Friends of the Earth on World Summit
Friday, 26th July 2002 at 1:07 pm
Friends of the Earth will be calling for a binding code of conduct for corporations to ensure that trade priorities do not undermine the environment, workers or human rights at the upcoming World Summit for Sustainable Development (WSSD) in Johannesburg in September.
The Summit is expected to attract 60,000 people from all over the world to highlight the current state of the environment and evaluate how far the world has come since the United Nations Conference on Environment Development (UNCED) in Rio de Janeiro, 1992.
In April 2001, Friends of the Earth Australia co-hosted an international workshop on Rio +10 with the Heinrich-Boll Foundation and the Green Institute. This workshop brought together activists and academics from all over the world to evaluate regional and state perspectives of global environmental problems. The outcome of the workshop reflects the complexity of the issues but a recurring and prominent theme throughout the conference was the increasing impact of transnational corporations since 1992.
The Australian Friends of the Earth representative to the World Earth Summit is Liz Turner.
Turner says many businesses and governments advocate voluntary agreements and non-binding targets for environmental protection. However, voluntary agreements have not worked.
She quotes from an OECD study of voluntary agreements on climate change in the US which found that of 630 utilities, only eleven committed to specific emissions levels. A 1998 UNEP report on 44 commitments from chemical and metal industries, the energy sector, and travel and tourism found that most were not legally binding and lacked requirements for performance reporting and third party verification. (Kevin Dunion, FoE Scotland).
Turner says it is proposed that a Treaty on Environmental Rights and an international Code of Conduct for corporations would be implemented under a World Environment Organisation, with equal if not greater authority as the World Trade Organisation. A dispute settlement mechanism for environmental protection laws could be part of the International Court of Justice.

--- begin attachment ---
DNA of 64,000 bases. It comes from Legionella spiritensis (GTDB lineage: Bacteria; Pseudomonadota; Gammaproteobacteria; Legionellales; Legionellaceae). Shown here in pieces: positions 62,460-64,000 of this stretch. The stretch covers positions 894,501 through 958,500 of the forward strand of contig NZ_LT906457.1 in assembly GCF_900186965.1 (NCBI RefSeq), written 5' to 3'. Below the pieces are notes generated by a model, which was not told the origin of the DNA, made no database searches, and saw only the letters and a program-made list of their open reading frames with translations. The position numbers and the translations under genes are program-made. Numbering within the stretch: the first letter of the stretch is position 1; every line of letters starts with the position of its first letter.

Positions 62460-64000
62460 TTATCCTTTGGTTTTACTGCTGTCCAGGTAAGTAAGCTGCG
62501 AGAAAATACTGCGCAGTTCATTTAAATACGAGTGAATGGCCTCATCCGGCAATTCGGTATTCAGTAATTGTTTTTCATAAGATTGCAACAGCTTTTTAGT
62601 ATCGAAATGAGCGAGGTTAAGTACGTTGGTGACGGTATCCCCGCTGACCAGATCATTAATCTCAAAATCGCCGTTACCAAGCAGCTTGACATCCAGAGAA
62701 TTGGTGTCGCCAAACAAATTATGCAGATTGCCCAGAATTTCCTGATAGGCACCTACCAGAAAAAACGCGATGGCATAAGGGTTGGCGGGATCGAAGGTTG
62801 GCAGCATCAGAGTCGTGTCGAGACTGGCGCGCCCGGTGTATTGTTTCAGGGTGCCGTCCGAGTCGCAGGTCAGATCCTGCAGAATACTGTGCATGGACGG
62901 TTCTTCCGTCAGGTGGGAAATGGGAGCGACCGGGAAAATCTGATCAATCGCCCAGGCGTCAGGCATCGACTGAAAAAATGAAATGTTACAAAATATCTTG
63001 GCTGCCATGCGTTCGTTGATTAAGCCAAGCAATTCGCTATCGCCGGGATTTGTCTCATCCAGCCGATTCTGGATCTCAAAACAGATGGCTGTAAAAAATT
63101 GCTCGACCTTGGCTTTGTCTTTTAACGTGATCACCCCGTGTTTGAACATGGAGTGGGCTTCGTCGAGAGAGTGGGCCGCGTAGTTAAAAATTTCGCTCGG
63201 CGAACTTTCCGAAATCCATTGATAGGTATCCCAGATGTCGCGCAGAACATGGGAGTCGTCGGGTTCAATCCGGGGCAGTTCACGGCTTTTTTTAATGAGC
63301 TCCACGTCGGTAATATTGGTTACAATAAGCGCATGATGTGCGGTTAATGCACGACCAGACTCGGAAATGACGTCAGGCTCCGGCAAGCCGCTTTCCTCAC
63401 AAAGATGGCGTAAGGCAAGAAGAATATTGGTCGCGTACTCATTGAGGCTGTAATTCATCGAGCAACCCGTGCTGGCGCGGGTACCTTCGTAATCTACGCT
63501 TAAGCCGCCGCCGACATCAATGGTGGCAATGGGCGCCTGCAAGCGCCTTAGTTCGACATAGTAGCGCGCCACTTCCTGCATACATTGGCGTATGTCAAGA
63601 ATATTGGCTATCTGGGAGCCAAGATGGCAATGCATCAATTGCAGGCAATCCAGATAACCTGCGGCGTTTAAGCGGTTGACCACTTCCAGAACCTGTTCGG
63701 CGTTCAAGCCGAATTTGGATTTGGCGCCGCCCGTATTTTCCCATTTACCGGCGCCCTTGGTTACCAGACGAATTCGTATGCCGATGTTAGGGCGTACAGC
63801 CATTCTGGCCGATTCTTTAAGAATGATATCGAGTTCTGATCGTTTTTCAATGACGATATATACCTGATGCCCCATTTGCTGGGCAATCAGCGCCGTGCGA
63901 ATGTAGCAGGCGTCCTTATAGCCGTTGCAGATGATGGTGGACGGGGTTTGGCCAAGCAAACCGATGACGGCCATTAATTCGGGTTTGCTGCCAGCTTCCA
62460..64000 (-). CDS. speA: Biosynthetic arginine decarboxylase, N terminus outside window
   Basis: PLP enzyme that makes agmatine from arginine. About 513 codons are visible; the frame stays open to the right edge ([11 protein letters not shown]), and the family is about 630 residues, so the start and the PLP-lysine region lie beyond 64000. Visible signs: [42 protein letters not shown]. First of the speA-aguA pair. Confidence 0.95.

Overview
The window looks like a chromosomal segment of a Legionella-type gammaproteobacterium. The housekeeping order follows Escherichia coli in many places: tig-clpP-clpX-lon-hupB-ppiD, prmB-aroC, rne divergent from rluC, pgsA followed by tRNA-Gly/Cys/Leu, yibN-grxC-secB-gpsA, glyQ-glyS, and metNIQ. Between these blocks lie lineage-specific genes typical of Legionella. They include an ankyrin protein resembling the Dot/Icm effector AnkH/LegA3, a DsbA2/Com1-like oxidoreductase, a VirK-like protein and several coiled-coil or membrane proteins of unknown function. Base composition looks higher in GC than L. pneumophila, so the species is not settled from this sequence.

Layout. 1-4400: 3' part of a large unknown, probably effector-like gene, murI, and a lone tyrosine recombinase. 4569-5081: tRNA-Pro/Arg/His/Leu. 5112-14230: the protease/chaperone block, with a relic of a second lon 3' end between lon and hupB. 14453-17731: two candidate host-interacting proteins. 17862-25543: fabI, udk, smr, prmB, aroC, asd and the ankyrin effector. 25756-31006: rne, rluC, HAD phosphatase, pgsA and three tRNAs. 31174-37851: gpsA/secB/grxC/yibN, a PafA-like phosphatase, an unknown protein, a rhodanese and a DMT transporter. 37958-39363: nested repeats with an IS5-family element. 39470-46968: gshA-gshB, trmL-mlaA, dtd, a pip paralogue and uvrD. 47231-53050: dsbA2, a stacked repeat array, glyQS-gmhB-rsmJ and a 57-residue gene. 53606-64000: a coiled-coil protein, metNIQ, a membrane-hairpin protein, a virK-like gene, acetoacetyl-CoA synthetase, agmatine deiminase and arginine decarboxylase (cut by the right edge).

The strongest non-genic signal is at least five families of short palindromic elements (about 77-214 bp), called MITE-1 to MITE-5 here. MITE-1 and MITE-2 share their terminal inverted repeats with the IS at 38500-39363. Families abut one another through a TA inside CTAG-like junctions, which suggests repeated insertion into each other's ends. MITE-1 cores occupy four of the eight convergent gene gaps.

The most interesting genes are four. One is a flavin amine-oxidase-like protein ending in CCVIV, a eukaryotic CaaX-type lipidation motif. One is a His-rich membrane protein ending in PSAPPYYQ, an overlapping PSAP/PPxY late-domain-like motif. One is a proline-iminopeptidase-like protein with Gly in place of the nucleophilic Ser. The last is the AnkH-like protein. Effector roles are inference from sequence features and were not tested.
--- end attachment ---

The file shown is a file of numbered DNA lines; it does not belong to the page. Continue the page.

She says the last decade has seen European proposals for carbon taxes, recycling directives and mandatory labeling of tropical forest imports overturned and given the current state of the Johannesburg summit, a strong campaign is needed to affect corporate accountability.
At the Fourth Preparatory Meeting for the Earth Summit in Bali, a Friends of the Earth representative met with Australia’s Minister for the Environment, Dr. David Kemp. When asked about corporate accountability, Dr Kemp responded that he was very sceptical about the capacity of international rules to control companies and that they impinge on national sovereignty.
At this meeting, Friends of the Earth International were concerned that negotiations were increasingly being conducted like the ones at the WTO, with “key countries” stitching up deals behind closed doors.
Liz Turner says that it has been suggested that what is needed is an NGO driven review of Government commitments since Rio. The World Summit for Sustainable Development will not be the forum for this, as NGO’s will be busy lobbying governments on changes to the Chairman’s text, to be passed by consensus by the end of the Summit.
Civil society must keep up the pressure on corporations and must send a strong message to governments that big business does not rule the world.
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